> strengin inti sin annuzi mit sweizduohu gibuntan) you adduce – could
                > it be a translation from Gothic (it looks so similar). Did someone
                > find evidence that the Wulfilan Bible was also being used outside
                > the Gothic realms and influenced somehow other early Germanic
                > versions? Hanton inti fuozin – is it not dative?
                >
                > > I'm not aware of any cognates to ON 'vængr', but thinking about it
                > > now, it occurs to me that this might actually be a contraction of
                > some
                > > root with the ending -ingr. Could it be connected with the Gothic
                > > verb 'waian' "to blow"? Go. *wai(j)iggs, Proto-Norse *wa:ing-?
                > The
                > > only complication there is that the ON word is an i-stem, but maybe
                > > that was a later development inspired by the mutated vowel.
                >
                > It looks very probable. Could this derivation have arisen from the
                > myth in Vafþrúðnismál 37:
                > "Hræsvelgr heitir,
                > er sitr á himins enda,
                > jötunn í arnar ham;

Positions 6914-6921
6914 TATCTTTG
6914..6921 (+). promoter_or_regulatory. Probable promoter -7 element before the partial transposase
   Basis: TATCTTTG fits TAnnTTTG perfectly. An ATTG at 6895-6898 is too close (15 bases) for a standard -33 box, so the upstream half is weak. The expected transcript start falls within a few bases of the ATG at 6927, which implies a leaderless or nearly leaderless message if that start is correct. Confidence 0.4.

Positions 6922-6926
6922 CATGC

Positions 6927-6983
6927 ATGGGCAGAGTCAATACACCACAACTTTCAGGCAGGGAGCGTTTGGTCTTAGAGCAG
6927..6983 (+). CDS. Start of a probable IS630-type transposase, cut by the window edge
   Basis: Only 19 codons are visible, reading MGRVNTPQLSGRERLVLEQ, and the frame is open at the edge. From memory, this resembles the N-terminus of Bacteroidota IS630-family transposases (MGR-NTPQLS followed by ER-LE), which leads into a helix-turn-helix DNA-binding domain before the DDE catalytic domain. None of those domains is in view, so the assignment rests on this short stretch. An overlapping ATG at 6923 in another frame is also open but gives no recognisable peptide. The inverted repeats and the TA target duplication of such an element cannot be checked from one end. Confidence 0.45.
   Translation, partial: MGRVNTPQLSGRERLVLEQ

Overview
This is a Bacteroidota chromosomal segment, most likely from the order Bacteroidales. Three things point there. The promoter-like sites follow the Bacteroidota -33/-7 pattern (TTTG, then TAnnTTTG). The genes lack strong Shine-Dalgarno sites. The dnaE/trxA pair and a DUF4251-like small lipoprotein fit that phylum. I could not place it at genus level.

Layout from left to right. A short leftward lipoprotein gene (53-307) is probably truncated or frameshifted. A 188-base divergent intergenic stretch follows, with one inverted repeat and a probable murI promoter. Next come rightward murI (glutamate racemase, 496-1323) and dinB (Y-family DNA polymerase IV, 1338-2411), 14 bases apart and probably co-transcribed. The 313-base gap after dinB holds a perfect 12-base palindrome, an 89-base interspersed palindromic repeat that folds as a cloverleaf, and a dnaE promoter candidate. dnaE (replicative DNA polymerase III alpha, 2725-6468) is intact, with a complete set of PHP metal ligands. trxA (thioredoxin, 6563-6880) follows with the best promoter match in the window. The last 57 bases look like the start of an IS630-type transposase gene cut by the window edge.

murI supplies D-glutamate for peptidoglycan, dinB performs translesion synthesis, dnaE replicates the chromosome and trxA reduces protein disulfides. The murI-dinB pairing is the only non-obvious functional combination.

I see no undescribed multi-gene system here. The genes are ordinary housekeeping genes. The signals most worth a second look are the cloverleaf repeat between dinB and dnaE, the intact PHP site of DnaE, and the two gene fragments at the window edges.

> af hans vængjum
                > kvæða vind koma
                > alla menn yfir"
                > where vængir are literally "things that produce winds", "blowers",
                > so *waijiggos would be quite to the point.
                >
                > Ualarauans
                >
                >
                > --- In gothic-l@yahoogroups.com, "llama_nom" <600cell@> wrote:
                > >
                > >
                > > Hails Walhahrabn!
                > >
                > > 'gaskokai fotum' is especially interesting because it differs from
                > the
                > > accusative of the Greek: TOUS PODAS. Sturtevant (1938) compared
                > this
                > > with other Germanic examples of a "dative of respect", ON blindr
                > augum
                > > "blind in the eyes"; fríðr sýnum "fair to look at"; OE giddum fród
                > > "wise concerning songs". But he also argued that 'bundans handuns
                > jah
                > > fotuns' was a native Germanic construction and not just an